Israel extends law exempting security forces from documenting investigations of terror suspects (HA´ARETZ NEWS) By Tomer Zarchin 07/04/12)
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Despite opposition of human rights groups, the Knesset´s
Constitution, Law and Justice Committee approved on Tuesday an
extension of temporary legislation exempting the Shin Bet from
documenting investigations of suspected security offenders.
According to the existing law, investigations of offenses that may
result in punishment of more than 10 years must be filmed or
recorded. But the temporary legislation, which was extended by three
years before expiring at midnight on Tuesday, allows an exemption of
security investigations over the past nine years.
The written explanation of the need for the temporary legislation
extension stated that "in the special circumstances of security
investigations that deal with organized extremist terror
organizations, such documentation may significantly damage the
quality and actual possibility of such investigations, thus hampering
the capability of dealing with terror threats."
Representatives of the Shin Bet told the committee that according to
their professional legal advice, such legislation should be
permanent. Due to the opposition of ministers Dan Meridor and Michael
Eitan, the government agreed to extend the exemption by two years,
until a new terror law is formulated.
The Shin Bet´s head of investigation department, who participated in
the debate, explained that "Shin Bet investigations are documented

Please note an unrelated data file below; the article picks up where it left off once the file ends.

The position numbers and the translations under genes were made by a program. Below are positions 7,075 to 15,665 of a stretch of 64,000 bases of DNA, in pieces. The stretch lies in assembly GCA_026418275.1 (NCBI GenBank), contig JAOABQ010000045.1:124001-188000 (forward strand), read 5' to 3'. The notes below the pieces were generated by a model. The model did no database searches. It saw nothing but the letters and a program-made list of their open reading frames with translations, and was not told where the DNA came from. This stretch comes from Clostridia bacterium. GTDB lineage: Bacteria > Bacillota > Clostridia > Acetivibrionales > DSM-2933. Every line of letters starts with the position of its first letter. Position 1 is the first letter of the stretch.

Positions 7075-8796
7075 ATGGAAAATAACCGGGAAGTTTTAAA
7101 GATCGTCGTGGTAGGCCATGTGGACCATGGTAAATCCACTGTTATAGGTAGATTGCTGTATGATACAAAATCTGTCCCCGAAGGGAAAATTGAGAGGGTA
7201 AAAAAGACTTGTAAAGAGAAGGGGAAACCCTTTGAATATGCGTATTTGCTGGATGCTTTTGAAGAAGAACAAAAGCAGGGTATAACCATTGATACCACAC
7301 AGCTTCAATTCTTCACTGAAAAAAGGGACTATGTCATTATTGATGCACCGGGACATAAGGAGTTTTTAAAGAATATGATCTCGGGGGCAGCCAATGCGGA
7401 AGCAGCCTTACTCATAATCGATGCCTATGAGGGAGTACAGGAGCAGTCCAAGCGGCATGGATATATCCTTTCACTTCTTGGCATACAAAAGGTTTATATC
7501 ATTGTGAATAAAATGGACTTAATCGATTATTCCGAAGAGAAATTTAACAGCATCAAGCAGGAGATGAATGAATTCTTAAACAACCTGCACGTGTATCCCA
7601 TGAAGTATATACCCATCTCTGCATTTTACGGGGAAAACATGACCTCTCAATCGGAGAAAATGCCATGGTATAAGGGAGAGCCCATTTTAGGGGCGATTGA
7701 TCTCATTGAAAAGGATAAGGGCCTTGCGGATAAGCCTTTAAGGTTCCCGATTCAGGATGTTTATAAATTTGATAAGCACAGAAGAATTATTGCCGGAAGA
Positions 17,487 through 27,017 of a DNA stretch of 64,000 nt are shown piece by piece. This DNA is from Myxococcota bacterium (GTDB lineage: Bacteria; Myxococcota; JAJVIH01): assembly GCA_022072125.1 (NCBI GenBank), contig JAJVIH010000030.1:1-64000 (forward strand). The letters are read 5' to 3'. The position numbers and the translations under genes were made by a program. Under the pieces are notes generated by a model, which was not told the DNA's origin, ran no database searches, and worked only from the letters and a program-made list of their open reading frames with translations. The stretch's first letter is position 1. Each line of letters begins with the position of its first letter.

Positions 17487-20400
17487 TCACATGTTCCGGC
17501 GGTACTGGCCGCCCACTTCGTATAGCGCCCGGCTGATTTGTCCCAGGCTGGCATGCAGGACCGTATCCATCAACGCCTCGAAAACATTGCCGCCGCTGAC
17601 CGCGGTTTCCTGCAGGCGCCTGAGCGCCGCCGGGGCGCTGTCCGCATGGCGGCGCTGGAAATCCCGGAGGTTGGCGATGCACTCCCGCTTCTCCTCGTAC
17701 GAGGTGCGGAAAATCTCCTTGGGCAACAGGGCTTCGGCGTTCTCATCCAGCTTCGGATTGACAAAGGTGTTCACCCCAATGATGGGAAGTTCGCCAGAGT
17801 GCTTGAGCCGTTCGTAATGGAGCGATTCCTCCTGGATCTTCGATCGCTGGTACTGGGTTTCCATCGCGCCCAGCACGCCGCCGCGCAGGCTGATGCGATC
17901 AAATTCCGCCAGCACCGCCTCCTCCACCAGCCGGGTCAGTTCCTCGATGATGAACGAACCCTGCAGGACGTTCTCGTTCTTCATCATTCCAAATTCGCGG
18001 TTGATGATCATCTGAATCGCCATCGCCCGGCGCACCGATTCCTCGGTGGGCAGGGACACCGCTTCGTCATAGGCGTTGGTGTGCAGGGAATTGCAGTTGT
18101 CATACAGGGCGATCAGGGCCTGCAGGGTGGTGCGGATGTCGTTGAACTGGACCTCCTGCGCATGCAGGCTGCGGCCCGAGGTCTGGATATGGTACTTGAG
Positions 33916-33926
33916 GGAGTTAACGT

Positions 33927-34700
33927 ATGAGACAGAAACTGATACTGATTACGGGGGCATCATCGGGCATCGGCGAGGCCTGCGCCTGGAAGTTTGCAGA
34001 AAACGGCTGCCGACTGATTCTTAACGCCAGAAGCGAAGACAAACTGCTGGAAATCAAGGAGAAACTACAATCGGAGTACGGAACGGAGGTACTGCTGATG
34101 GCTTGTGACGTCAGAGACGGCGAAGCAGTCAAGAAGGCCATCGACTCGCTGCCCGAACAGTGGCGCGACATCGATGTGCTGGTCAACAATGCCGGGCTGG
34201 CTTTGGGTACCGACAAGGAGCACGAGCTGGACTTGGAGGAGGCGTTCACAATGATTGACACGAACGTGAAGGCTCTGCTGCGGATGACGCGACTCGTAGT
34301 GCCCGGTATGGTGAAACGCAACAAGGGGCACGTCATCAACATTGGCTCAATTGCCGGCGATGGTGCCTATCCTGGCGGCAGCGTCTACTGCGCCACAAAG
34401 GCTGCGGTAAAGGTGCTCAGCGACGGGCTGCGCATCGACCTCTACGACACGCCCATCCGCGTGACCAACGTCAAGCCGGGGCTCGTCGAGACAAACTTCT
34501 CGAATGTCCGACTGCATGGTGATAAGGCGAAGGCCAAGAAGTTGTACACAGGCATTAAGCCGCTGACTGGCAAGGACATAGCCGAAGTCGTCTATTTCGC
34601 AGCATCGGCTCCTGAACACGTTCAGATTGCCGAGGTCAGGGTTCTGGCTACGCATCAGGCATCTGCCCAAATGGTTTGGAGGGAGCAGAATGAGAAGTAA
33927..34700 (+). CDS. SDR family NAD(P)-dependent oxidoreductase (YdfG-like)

and reviewed from beginning to end. We are not discussing human
rights, but protection of investigation methods. The exemption is
necessary since our enemies learn our investigation methods."
Representatives of the Association for Civil Rights in Israel (ACRI)
and the Public Defender´s Office opposed the extension, insisted that
there is utmost importance in such documentation. Attorney Layla
Margalit of ACRI and Rachel Daniely of the Public Defender´s Office
argued that the exemption request for all security investigations is
unbalanced and too comprehensive.
ACRI submitted a document to the committee explaining the utmost
importance of documenting security investigations, not only for the
purpose of guaranteeing the credibility of confessions, but also for
promising a proper investigation and preventing unacceptable
The document added that "suspects under arrest are the main group of
people exposed to the danger of humiliating or inhuman treatment, and
physical or mental violence which could at times amount to torture…
documenting security investigations could help deal with complaints
of improper treatment or torture during security investigations and
could be an objective source as to what happens during
investigations, supporting or refuting suspects´ claims in these
matters." (© Copyright 2012 Ha´aretz 07/04/12)
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